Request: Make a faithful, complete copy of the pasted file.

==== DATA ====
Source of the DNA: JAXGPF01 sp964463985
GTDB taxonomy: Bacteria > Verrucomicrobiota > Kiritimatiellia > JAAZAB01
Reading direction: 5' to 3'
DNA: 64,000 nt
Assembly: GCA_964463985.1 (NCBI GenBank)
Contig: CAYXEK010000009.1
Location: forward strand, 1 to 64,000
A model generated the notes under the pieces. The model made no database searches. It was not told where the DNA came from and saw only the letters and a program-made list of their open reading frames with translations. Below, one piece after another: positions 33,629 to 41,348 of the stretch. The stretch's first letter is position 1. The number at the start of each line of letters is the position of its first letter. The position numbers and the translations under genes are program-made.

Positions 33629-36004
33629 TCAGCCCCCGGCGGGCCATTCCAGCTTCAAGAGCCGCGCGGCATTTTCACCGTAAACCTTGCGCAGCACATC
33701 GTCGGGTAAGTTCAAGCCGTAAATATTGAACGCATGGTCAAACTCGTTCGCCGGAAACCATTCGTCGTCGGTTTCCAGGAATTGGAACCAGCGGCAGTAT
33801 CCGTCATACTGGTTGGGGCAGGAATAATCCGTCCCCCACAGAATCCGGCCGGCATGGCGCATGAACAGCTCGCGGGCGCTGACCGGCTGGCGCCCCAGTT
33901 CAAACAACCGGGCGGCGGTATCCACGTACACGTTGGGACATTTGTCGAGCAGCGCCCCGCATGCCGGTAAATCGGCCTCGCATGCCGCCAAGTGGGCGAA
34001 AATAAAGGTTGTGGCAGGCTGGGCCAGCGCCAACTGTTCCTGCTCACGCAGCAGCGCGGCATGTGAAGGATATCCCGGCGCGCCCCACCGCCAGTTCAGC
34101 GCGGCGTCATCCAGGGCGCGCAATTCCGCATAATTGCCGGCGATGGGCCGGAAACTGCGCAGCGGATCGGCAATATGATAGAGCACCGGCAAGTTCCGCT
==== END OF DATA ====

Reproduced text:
Source of the DNA: JAXGPF01 sp964463985
GTDB taxonomy: Bacteria > Verrucomicrobiota > Kiritimatiellia > JAAZAB01
Reading direction: 5' to 3'
DNA: 64,000 nt
Assembly: GCA_964463985.1 (NCBI GenBank)
Contig: CAYXEK010000009.1
Location: forward strand, 1 to 64,000
A model generated the notes under the pieces. The model made no database searches. It was not told where the DNA came from and saw only the letters and a program-made list of their open reading frames with translations. Below, one piece after another: positions 33,629 to 41,348 of the stretch. The stretch's first letter is position 1. The number at the start of each line of letters is the position of its first letter. The position numbers and the translations under genes are program-made.

Positions 33629-36004
33629 TCAGCCCCCGGCGGGCCATTCCAGCTTCAAGAGCCGCGCGGCATTTTCACCGTAAACCTTGCGCAGCACATC
33701 GTCGGGTAAGTTCAAGCCGTAAATATTGAACGCATGGTCAAACTCGTTCGCCGGAAACCATTCGTCGTCGGTTTCCAGGAATTGGAACCAGCGGCAGTAT
33801 CCGTCATACTGGTTGGGGCAGGAATAATCCGTCCCCCACAGAATCCGGCCGGCATGGCGCATGAACAGCTCGCGGGCGCTGACCGGCTGGCGCCCCAGTT
33901 CAAACAACCGGGCGGCGGTATCCACGTACACGTTGGGACATTTGTCGAGCAGCGCCCCGCATGCCGGTAAATCGGCCTCGCATGCCGCCAAGTGGGCGAA
34001 AATAAAGGTTGTGGCAGGCTGGGCCAGCGCCAACTGTTCCTGCTCACGCAGCAGCGCGGCATGTGAAGGATATCCCGGCGCGCCCCACCGCCAGTTCAGC
34101 GCGGCGTCATCCAGGGCGCGCAATTCCGCATAATTGCCGGCGATGGGCCGGAAACTGCGCAGCGGATCGGCAATATGATAGAGCACCGGCAAGTTCCGCT